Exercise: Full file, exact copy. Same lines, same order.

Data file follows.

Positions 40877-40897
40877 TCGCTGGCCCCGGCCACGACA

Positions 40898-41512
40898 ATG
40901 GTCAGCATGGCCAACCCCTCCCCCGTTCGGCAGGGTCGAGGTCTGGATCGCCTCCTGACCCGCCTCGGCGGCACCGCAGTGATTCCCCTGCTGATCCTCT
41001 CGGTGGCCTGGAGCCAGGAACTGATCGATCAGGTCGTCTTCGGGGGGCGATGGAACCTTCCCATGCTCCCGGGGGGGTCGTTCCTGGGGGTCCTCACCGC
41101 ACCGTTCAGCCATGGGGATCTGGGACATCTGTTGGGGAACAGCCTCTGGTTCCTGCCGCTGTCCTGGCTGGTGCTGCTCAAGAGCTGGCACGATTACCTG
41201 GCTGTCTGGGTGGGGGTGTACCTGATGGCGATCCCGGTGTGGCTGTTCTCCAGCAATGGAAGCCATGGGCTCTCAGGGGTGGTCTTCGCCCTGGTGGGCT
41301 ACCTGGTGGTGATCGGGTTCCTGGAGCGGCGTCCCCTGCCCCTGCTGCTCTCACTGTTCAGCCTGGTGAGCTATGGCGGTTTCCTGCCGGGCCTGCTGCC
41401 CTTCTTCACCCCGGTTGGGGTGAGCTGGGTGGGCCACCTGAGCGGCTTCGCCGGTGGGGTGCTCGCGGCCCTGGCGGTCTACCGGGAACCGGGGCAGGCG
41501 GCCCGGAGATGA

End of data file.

Positions 40877-40897
40877 TCGCTGGCCCCGGCCACGACA

Positions 40898-41512
40898 ATG
40901 GTCAGCATGGCCAACCCCTCCCCCGTTCGGCAGGGTCGAGGTCTGGATCGCCTCCTGACCCGCCTCGGCGGCACCGCAGTGATTCCCCTGCTGATCCTCT
41001 CGGTGGCCTGGAGCCAGGAACTGATCGATCAGGTCGTCTTCGGGGGGCGATGGAACCTTCCCATGCTCCCGGGGGGGTCGTTCCTGGGGGTCCTCACCGC
41101 ACCGTTCAGCCATGGGGATCTGGGACATCTGTTGGGGAACAGCCTCTGGTTCCTGCCGCTGTCCTGGCTGGTGCTGCTCAAGAGCTGGCACGATTACCTG
41201 GCTGTCTGGGTGGGGGTGTACCTGATGGCGATCCCGGTGTGGCTGTTCTCCAGCAATGGAAGCCATGGGCTCTCAGGGGTGGTCTTCGCCCTGGTGGGCT
41301 ACCTGGTGGTGATCGGGTTCCTGGAGCGGCGTCCCCTGCCCCTGCTGCTCTCACTGTTCAGCCTGGTGAGCTATGGCGGTTTCCTGCCGGGCCTGCTGCC
41401 CTTCTTCACCCCGGTTGGGGTGAGCTGGGTGGGCCACCTGAGCGGCTTCGCCGGTGGGGTGCTCGCGGCCCTGGCGGTCTACCGGGAACCGGGGCAGGCG
41501 GCCCGGAGATGA